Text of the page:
Formula 1 Midseason Report: Felipe Massa
Before the start of the season, I highlighted six drivers who had a lot to prove going into 2012. The article can be found here.
The mid-season break is as good a time as any to revisit those men to see how they're progressing. First, let's take a look at Felipe Massa.
Massa entered 2012 on very thin ice. He could—and probably should—have been dropped at the end of last year following an extremely disappointing 2011.
The Ferrari was the third-best car, occasionally the second-best, but Felipe's best finishing position in any race was fifth.
The year before hadn't been much better. While teammate Fernando Alonso battled for (and probably should have won) the title, Massa was a distant sixth place overall.
Since returning from the injuries he sustained at the 2009 Hungarian Grand Prix, Massa had started 38 races, won none (though he gifted the 2010 German Grand Prix to Alonso) and scored just five podiums.
His performances were far from good enough.
The Ferrari was a very poor car at the start of the season. While Alonso managed to drag it around the track at a reasonable speed, Massa simply couldn't handle it.
This was somewhat expected; only the very best drivers can take a bad car and make it respectable.
But in a field with mere tenths separating the front-runners and the midfield, the size of the gap was just too big. After just two races, the knives were out, and lists of potential replacements were already being compiled.
After five, it seemed almost certain that he'd lose the seat at the end of the year—and possibly sooner.
Then Massa enjoyed a mini-revival at the sixth race, Monaco. He pretty much matched Alonso lap-for-lap most of the weekend, and finished close behind his teammate. That's exactly where Ferrari want him.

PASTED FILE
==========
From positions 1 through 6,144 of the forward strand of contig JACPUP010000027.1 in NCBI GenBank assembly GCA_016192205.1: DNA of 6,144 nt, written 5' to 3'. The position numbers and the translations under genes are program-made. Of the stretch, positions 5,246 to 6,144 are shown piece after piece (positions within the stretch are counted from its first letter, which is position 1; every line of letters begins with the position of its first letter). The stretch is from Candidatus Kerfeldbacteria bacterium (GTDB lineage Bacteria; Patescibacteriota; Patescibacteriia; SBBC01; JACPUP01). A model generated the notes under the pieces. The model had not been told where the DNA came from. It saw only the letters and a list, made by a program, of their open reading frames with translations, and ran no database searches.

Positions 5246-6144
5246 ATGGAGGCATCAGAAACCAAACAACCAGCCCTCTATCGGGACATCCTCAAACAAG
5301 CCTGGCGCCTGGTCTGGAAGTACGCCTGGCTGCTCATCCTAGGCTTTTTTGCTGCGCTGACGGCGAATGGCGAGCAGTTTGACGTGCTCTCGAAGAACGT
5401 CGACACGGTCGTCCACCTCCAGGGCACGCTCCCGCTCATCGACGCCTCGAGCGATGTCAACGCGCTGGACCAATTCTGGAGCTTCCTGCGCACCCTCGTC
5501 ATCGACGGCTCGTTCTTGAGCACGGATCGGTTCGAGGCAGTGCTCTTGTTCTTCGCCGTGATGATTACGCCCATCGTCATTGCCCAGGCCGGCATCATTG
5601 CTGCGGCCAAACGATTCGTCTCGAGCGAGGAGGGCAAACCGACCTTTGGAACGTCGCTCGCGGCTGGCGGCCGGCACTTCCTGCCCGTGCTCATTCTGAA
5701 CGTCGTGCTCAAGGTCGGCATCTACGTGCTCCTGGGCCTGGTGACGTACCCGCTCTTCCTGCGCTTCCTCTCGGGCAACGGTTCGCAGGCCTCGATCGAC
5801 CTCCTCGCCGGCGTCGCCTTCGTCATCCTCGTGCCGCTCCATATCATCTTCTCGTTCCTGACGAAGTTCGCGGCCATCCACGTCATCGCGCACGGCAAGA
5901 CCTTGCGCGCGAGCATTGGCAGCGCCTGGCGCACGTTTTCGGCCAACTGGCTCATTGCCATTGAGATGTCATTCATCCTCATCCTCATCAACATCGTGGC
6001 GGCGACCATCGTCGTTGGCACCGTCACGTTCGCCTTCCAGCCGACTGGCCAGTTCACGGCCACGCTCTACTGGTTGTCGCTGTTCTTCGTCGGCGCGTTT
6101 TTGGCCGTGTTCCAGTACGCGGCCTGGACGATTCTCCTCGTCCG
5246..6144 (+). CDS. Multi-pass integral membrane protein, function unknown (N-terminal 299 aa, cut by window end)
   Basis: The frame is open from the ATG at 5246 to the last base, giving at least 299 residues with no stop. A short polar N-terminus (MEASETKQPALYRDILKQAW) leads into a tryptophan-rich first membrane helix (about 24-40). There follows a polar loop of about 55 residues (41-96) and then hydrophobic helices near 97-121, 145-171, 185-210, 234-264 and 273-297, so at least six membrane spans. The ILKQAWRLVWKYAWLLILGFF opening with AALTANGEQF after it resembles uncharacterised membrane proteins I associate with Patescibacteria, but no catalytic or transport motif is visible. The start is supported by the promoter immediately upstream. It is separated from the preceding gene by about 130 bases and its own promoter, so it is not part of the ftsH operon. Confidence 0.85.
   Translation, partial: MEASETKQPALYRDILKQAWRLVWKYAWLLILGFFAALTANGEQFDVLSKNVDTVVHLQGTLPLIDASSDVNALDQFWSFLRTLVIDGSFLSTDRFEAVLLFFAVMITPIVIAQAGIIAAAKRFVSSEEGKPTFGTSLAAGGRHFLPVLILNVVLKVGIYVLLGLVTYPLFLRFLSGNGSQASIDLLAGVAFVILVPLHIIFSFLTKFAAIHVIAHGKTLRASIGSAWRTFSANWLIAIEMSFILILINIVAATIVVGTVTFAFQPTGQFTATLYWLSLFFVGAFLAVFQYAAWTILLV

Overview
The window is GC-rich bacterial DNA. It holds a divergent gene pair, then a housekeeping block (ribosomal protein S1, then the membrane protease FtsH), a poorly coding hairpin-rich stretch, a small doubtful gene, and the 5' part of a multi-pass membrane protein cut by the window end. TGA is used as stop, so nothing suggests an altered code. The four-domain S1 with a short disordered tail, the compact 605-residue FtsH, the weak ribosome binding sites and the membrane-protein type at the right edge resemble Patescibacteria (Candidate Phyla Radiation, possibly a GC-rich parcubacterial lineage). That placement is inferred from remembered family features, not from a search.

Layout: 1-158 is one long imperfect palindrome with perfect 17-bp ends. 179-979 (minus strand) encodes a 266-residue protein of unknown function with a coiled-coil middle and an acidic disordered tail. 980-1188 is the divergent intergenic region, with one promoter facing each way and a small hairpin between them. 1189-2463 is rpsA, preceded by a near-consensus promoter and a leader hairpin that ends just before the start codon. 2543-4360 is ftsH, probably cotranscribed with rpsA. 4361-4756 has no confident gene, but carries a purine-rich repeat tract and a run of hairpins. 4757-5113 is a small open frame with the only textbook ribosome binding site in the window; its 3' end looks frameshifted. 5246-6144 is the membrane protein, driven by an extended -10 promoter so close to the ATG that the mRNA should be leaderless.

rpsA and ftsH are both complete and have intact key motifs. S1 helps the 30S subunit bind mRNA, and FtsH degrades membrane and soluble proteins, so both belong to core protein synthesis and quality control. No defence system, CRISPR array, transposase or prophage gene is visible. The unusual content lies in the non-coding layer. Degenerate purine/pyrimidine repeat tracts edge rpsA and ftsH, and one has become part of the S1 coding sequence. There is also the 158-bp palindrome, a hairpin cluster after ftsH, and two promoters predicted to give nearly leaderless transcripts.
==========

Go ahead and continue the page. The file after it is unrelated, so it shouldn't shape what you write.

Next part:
His pace was decent in Canada too, but an error early in the race put him into a spin and he fell from fifth to 11th, losing any chance of a podium finish. He'd demonstrated good pace at two very different circuits.
He wasn't especially poor at Valencia, either. The results say he finished a lap down while Alonso won, but on this occasion, Felipe was blameless. It was a combination of track debris, Kamui Kobayashi and a badly-timed (for him) safety car which left Massa a distant 16th.
And in the British Grand Prix, Massa qualified well in the rain and came home in fourth place, his best result of the season. In fact, it was his best result since 2010.
But one decent finish didn't prove a great deal. Felipe needed two good races before the summer break (a point at which a team may, if they haven't already, make a decision about their driver lineup for the next year).
In Germany, a first-lap accident dropped Massa to the rear of the field and he could only fight back to finish 12th. And in Hungary, a poor start from seventh left the Brazilian ninth after the first lap.
A race distance later, that was where he finished.
Has he proved a point?
The improvements in pace Massa has shown as the season has progressed won't harm his cause. In terms of pure pace, he appears to be largely within the window Ferrari want him operating in—within a few tenths of Alonso, with occasional blips.
Trouble is, he just isn't getting it done in the races. The pace he has means nothing if he can't convert it to good finishes.
It's true that he's had some poor luck here and there—Valencia, for example—but in Formula 1, a driver makes a lot of his own luck. If someone runs into trouble, it's usually because he put himself in trouble's way.
It doesn't matter that Felipe can point to a timesheet and say he was only 0.143-seconds slower than his teammate over the course of a lap.
What matters is the fact that, since he became able to drive the car at a half-decent pace (Monaco onwards), Massa has scored 23 points.
Alonso has scored 103.
I don't think he's done enough—and if he's still in F1 next year, it'll be a huge surprise.
Follow me on Twitter if you wish, @JamesNeilsen
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